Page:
Actually, we really do know what Crooked Hillary will do - she will do what she has been paid to do. She will, for the most part, stay bought. The problem is that she says one thing publicly, and something quite different privately, to her paymasters. Not really that different, except maybe in degree, with a lot of other long term politicians. The difference, maybe, this time, is that the mask has slipped a bit. The problem is that she and her family were just a little too blatant in the monies that they took in, esp. through their foundations, and maybe just a little too greedy for their own good. They went beyond the mere campaign contributions (though she has reputably broken the billion dollar mark there), and collected over a billion dollars in vehicles that allow them to live the good life at taxpayer expense, and a hundred plus million in their own pockets. Much of it while "serving" as Secretary of State.

John Althouse Cohen said...

It's generous to assume The New Yorker is open to presenting multiple viewpoints. More accurately, they presented the 'established' viewpoint in August 2015 before they know their future candidate would endorse an opposing policy.

Do you mean they ran the article without knowing they'd endorse Hillary Clinton, or they ran it without realizing that she had proposed the policy? The former is technically true, but it wasn't a huge surprise for the liberal New Yorker to endorse Clinton, who was the clear frontrunner throughout the Democratic primaries. The latter is not true: the whole article is framed as a critique of Clinton's campaign proposal.

AprilApple said...

she is going to tax rape us.

Give her Buffet Goldman cronies a loophole. then destroy the 1st amendment.

Michael K said...

"Salt as cause and high blood pressure as effect just isn't as simple as portrayed, but we still have government actually trying to regulate salt content in food as if it were a universal truth."

Yes, they did the same thing with carbs in the diet and Atkins is still hated on the left , probably because he was a meat eater.

The racial aspect of salt effect is, of course, unmentionable.

Darrell said...

Extrapolating on Iowahawk's observation, every article and cartoon in the New Yorker would be better if it started "I'm thinking of committing suicide."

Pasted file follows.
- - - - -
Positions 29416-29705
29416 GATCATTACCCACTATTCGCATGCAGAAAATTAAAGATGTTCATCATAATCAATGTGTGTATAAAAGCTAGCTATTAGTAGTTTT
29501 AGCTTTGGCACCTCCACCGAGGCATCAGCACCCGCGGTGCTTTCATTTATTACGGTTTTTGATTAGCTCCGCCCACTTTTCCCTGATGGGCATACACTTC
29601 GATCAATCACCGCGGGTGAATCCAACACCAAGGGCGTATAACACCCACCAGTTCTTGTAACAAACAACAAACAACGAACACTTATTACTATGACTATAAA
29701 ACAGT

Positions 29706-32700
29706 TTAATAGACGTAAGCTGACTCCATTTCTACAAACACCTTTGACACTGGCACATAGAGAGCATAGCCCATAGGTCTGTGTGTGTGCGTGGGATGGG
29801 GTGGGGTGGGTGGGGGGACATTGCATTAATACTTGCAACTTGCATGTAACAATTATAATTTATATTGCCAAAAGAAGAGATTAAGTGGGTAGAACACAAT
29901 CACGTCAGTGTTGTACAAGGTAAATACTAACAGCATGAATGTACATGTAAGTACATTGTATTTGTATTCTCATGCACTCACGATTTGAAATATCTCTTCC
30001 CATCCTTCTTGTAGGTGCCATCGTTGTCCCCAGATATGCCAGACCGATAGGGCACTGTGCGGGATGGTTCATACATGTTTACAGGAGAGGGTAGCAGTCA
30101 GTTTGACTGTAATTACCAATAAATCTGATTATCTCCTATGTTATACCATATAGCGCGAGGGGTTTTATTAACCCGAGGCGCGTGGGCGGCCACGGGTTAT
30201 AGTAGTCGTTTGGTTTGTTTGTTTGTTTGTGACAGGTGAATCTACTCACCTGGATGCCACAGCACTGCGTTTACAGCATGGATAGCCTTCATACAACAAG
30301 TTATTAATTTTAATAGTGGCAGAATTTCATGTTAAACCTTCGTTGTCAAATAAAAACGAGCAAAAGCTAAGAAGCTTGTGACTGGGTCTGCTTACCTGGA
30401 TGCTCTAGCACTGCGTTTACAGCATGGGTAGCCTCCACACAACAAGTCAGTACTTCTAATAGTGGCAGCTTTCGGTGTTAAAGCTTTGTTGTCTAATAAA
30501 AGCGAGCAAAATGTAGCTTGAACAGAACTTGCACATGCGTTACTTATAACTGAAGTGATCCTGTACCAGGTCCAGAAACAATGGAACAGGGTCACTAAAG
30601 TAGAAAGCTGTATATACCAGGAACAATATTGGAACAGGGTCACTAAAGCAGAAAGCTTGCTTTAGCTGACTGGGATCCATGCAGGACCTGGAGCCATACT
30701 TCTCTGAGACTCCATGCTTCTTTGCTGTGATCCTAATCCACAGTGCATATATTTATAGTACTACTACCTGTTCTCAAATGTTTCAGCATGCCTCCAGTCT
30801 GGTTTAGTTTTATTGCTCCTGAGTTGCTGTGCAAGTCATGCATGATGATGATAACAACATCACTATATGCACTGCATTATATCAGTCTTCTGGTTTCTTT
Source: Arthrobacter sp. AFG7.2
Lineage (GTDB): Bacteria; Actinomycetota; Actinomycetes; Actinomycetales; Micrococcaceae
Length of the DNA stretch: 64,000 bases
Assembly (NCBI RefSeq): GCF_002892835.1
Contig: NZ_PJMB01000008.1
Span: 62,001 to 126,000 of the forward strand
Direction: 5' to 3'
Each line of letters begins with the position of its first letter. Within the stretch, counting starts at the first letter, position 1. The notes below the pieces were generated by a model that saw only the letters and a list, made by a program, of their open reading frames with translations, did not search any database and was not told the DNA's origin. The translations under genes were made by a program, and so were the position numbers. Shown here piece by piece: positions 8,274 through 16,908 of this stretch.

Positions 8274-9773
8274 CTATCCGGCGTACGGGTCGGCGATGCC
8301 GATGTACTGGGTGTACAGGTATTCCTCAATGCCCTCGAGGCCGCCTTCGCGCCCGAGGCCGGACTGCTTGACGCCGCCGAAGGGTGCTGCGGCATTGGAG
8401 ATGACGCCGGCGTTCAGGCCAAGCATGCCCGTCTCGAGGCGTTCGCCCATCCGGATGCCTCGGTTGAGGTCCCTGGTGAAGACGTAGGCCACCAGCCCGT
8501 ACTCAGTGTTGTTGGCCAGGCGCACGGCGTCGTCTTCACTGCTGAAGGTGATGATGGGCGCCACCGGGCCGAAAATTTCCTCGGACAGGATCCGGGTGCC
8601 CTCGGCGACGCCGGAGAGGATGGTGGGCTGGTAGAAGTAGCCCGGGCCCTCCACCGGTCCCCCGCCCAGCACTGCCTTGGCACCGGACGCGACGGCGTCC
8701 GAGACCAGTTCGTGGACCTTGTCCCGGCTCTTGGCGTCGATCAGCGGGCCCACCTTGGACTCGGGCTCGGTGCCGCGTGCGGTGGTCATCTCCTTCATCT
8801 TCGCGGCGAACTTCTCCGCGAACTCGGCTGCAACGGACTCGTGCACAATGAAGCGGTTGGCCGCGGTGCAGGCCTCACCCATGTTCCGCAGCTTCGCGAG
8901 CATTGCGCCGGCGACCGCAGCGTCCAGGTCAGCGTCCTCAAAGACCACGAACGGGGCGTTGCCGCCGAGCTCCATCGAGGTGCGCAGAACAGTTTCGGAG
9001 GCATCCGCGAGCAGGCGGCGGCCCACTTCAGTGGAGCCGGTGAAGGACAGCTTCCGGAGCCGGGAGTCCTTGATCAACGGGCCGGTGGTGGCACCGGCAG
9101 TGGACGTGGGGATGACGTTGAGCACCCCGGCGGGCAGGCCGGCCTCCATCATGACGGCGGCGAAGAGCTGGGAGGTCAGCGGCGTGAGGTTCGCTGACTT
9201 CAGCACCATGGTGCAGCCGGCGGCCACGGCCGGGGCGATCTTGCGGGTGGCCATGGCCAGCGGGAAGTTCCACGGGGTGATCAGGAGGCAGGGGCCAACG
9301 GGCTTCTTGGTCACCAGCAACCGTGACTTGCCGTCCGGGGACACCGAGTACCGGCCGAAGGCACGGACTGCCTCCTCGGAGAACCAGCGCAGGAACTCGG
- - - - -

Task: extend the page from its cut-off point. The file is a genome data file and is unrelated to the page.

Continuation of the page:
Darrell said...

They were talking lovingly about the "peaceful disappearance of the White race" at a Hillary gathering recently. I can't wait.

rhhardin said...

While a flat rate may have merit, a progressive structure can get rid of a lot of stupid deductions and credits.

Progression introduces timing advantages into economic decisions, which screws up economic efficiency.

rehajm said...

The former is technically true, but it wasn't a huge surprise for the liberal New Yorker to endorse Clinton..

Really? Bernie was very popular with New Yorkers at the time. How soon we forget...

rehajm said...

Do you mean they ran the article without knowing they'd endorse Hillary Clinton, or they ran it without realizing that she had proposed the policy?

They contradicted their earlier story to promote their candidate was my point.

n.n said...

Extra. Extra. Newspaper endorsement isn't worth the paper it's printed on. Read all about it.

BJM said...

It's generous to assume The New Yorker is open to presenting multiple viewpoints.

Generous? It's laughable, the New Yorker is simply reaffirming their membership in the elite media/ruling class. Did anyone expect them to do otherwise?

JamesB.BKK said...

There is not much need for arguments on causes and effects of parts or aspects of the current Federal Income Tax system. It is the source of much mischief in the world and internally has destroyed the much needed separation of powers and eviscerated the sovereignty of the States. The Federal Income Tax should be abolished. Let the States tax their inhabitants - and discover whether they stay or go - and decide how much to contribute to the Federal Government beyond what it can capture via excise taxes and tariffs. Control of the Senate should also be returned to the States.